Blizzard is kicking off card reveals for Hearthstone's next expansion. The Witchwood will introduce 135 new cards, using new Echo and Rush mechanics and also introducing a Monster Hunt single-player mode. The Witchwood marks Hearthstone's eighth expansion and the first one for the Year of the Raven.
As is tradition, Shacknews is stepping into the murky forest to break these cards down by the handful. We continue by looking at the first of the cards revealed by various outlets, including YouTube content creators, Twitch streamers, and news sites.
Need a recap? Here's what you may have missed:
Hearthstone: The Witchwood Card Analyses (Part 1)
Hearthstone: The Witchwood Card Analyses (Part 2)
Hearthstone: The Witchwood Card Analyses (Part 3)
Hearthstone: The Witchwood Card Analyses (Part 4)
Hearthstone: The Witchwood Card Analyses (Part 5)
Hearthstone: The Witchwood Card Analyses (Part 6)
Hearthstone: The Witchwood Card Analyses (Part 7)
Hearthstone: The Witchwood Card Analyses (Part 8)
(2) Archmage Arugal (2/2)
Whenever you draw a minion, add a copy of it to your hand.
Source: Virtual on Facebook
Analysis: There seems to be a big push for a Mage that runs more minions. Archmage Arugal seems to be the centerpiece of this movement.
One deck that could make the most out of this minion is the Elemental Mage, running Frost Lich Jaina and multiple Elementals. That includes Arcane Artificer, Servant of Kalimos, and Steam Surger. Pluck them out with cards like Arcane Intellect or Aluneth. And remember, Leyline Manipulator will discount any copies of any of these cards.
For those playing Wild, Mech Mage will love this Legendary. Fill the board with multiple Mechwarpers and start drawing those cards. It shouldn't take too much effort to get an army of Mechs ready to go.
(5) Bonfire Elemental (5/5)
Type: Minion - Elemental
Battlecry: If you played an Elemental last turn, draw a card.
Source: Tyelerootd on Twitch
Analysis: Here's a powerful new tool for the Elemental Mage mentioned earlier. Card draw is so precious for this deck, especially as the Mage player tries to draw Frost Lich Jaina.
But even without the card draw, the Bonfire Elemental is just good on its own. A Turn 5 minion with a 5/5 body is certainly strong and the Mage doesn't have a lot of good Turn 5 minions. If there's no Servant of Kalimos available, this is a great substitute. The reliable 5/5 body will also make this a strong choice in Arena decks.
(4) Arcane Keysmith (2/2)
Battlecry: Discover a Secret. Put it into the battlefield.
Source: Hearthstone LatAM on YouTube
Analysis: Well, if you thought Secret Mage was dominant now, just wait. This is an insanely powerful card for that deck, not only putting a 2/2 body on the board, but granting the Mage player a new Secret and playing it!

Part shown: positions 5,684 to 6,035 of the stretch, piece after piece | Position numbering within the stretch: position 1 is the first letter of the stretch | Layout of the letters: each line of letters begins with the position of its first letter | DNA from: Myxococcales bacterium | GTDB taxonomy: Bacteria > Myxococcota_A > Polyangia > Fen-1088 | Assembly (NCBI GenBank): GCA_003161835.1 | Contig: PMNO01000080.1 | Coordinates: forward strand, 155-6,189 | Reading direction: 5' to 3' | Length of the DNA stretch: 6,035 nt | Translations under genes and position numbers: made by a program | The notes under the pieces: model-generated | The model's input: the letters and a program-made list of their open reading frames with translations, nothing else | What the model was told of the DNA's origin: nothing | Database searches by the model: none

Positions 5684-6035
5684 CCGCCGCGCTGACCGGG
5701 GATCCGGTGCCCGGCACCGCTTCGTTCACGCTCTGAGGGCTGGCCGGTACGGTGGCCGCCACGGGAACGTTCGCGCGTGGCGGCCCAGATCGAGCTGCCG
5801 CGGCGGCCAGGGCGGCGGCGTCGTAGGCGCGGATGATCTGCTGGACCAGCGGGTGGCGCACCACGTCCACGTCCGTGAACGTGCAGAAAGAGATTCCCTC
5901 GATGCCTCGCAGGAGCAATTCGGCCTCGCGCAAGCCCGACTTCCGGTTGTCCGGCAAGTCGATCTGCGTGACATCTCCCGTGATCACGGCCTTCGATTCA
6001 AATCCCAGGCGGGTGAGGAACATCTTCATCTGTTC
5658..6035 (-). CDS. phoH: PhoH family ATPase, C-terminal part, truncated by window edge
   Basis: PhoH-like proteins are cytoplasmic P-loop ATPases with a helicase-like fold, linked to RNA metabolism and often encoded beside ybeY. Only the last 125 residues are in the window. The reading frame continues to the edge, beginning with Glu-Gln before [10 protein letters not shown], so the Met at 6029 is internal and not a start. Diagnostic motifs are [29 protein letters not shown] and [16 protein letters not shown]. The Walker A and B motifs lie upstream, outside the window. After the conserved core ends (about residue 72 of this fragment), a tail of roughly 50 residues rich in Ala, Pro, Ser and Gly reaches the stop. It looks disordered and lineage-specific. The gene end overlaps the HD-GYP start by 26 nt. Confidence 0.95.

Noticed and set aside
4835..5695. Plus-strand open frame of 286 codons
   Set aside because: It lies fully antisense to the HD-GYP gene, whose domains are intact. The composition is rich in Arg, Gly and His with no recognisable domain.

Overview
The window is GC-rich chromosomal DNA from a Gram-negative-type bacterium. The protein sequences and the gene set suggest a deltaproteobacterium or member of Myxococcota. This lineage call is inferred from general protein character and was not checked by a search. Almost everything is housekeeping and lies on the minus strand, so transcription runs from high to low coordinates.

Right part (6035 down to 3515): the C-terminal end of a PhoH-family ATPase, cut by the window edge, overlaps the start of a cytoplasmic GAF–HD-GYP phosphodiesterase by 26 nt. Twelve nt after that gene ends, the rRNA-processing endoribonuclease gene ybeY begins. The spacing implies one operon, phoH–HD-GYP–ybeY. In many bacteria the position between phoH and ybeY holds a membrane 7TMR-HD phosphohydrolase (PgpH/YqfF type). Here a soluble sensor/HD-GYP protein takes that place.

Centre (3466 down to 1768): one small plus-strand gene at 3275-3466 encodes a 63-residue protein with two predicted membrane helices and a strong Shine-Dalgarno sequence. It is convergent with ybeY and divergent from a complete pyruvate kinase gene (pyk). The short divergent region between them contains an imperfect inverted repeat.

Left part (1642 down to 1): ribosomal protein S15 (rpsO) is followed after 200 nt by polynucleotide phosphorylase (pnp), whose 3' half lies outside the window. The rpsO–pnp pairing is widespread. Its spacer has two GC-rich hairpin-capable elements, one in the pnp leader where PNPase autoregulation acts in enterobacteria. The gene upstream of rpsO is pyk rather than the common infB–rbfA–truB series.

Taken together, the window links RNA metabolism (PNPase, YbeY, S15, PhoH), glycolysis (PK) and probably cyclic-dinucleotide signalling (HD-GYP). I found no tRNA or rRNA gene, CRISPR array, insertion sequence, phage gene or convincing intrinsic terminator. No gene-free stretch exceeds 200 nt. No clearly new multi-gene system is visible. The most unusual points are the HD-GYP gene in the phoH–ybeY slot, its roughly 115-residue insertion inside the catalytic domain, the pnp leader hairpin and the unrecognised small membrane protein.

That could mean throwing up a fresh Explosive Runes or Counterspell. It could grant the Mage player a Secret that they wouldn't typically play, but would fit the situation at hand, like a Vaporize or Mana Bind.
What makes this all the more infuriating for the Standard player is that, as of the moment this feature is posted, there is currently nothing set to replace the departing Eater of Secrets. So right now, there's currently no counter for Secrets other than the Hunter's Flare. And even that gets nullified by Counterspell!
Unless there's a new Secret counter that's getting unveiled on Monday, the one saving grace for the Secret Mage's opposition is that a handful of key cards like Medivh's Valet and Kabal Crystal Runner are both rotating out. Otherwise, Arcane Keysmith is a huge winner for Mage.
(4) Witchwood Piper (3/3)
Battlecry: Draw the lowest Cost minion from your deck.
Source: SnowKiss on Douyu
Analysis: Witchwood Piper works particularly well in zoo decks that are all about getting as many minions on the board as possible. It's an easy card draw and one should immensely help Warlocks with their myriad of low-cost minions and also Paladin players looking to draw a quick Righteous Protector.
But the Piper will also be a big help for the Exodia Mage that needs to draw their Sorcerer's Apprentice. Getting the pieces to the Exodia Mage to make it work is a key element of this deck and the Piper should help get that ball rolling a little more.
(3) Druid of the Scythe (2/2)
Choose One - Transform into a 4/2 with Rush; or a 2/4 with Taunt.
Source: RenieHouR on Twitch
Analysis: It's been a while since the Druid has had a handy 3-drop like Druid of the Flame. This isn't quite that, but it has some utility options.
A 4/2 with Rush is essentially a reliable Huffer that can't go face on the first turn. It can go 2/4 Taunt in a pinch, but it can mainly be used to trade into mid-sized threats. It might not fit into many aggro decks, but it'll certainly fit into Arena decks just fine.